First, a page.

“My father died when I was 11,” says Mac Kerr, “but one of the things I remember him teaching me was to find a job that you like.”
“Don’t do a job you don’t like just for money because you’ll never be happy.”
The lesson stuck, he says, and has since served him well.
The New York City-born, Connecticut-bred designer/engineer has worked in virtually every facet of audio production - designing and implementing systems for hundreds of corporate events worldwide and involved in a multitude of live and televised events, including the opening ceremonies for the 1992 Barcelona Olympics and seven Super Bowls.
Originally he aimed for a career as a mechanical engineer, studying first at Clarkson College in Potsdam, NY, then Mitchell College, and finally, NYU.
“Without great success,” he adds. “After four years I realized I didn’t want to be a mechanical engineer. I was spending all my time in the theatre as a technician, so I changed my major to theater.”
During his time at NYU in the early 1970s, he took an apartment in Chelsea and began working as a lighting designer/operator at various off-Broadway venues, including the seminal experimental theatre La MaMa.
“At that time in the theatre,” he explains, “sound was still very rudimentary; primarily effects playback and little to no vocal amplification.”
But when a full-time job came up with at Erskine-Shapiro Theatre Technology in 1976, Kerr soon found himself thoroughly entrenched in the audio world. During that time, he learned the craft from the bottom up.
“I was the shop rat. I built mic cables, swept floors, but discovered that I liked sound better than lighting,” he details, and soon began engineering for corporate events at what was a fairly high level at the time – in his first year working the launch of the 1977 line of Chrysler, Plymouth and Dodge cars in Atlanta.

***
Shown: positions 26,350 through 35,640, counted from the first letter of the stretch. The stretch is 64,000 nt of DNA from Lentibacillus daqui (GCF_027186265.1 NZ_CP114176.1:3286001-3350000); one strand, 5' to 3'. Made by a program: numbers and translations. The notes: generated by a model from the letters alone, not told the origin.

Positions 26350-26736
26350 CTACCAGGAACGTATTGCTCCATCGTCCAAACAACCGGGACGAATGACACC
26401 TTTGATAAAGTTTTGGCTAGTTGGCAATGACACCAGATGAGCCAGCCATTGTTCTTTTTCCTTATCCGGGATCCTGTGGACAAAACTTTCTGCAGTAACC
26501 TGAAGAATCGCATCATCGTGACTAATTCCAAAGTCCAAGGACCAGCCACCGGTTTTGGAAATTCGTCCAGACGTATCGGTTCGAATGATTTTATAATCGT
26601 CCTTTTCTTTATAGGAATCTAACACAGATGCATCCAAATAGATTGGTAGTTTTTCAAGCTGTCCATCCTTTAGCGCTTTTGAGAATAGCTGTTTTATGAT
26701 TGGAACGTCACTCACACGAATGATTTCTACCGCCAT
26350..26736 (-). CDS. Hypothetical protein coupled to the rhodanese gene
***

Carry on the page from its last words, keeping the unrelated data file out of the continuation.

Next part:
As the success of Theatre Technology’s Manhattan studio grew, he was increasingly cooped up in a small room running the studio, and after a decade, he decided to give up the steady gig and go it alone.
“I had a lot of friends who were freelancing, traveling all over the world, making good money, and I wanted a piece of that.”
Since then he’s gone on to work with some of the largest corporate clients in the world, acting as head of audio for product launches for leading automobile manufacturers, pharmaceutical, technology and software companies; working meetings for the likes of Fedex, UPS, John Hancock Insurance, and global financial giants such as Goldman Sachs; and serving special events
such as the Clinton Global Initiative and a nationwide speaking tour with Oprah Winfrey.
For all of this high-profile work, he remains modest about his success. “There was a certain amount of luck involved.”
“I came along when the corporate presentation world was in its infancy, but growing fast.”
And during that time he met others, who, as they advanced in their own careers, came to rely on his skills. “It’s fine to have a resume, but it’s the people that know you that will get you a job.”
Having a broad-based education also aided his career, he notes, helping to develop a keen ability for problem solving and allowing him to communicate comfortably and establish meaningful relationships with others whose interests cover a broad spectrum of disciplines and specialties.
“You can learn the technology - that’s just nuts and bolts. Being able to integrate yourself into a group of people so that you work as a team is what, I think, it’s really all about.”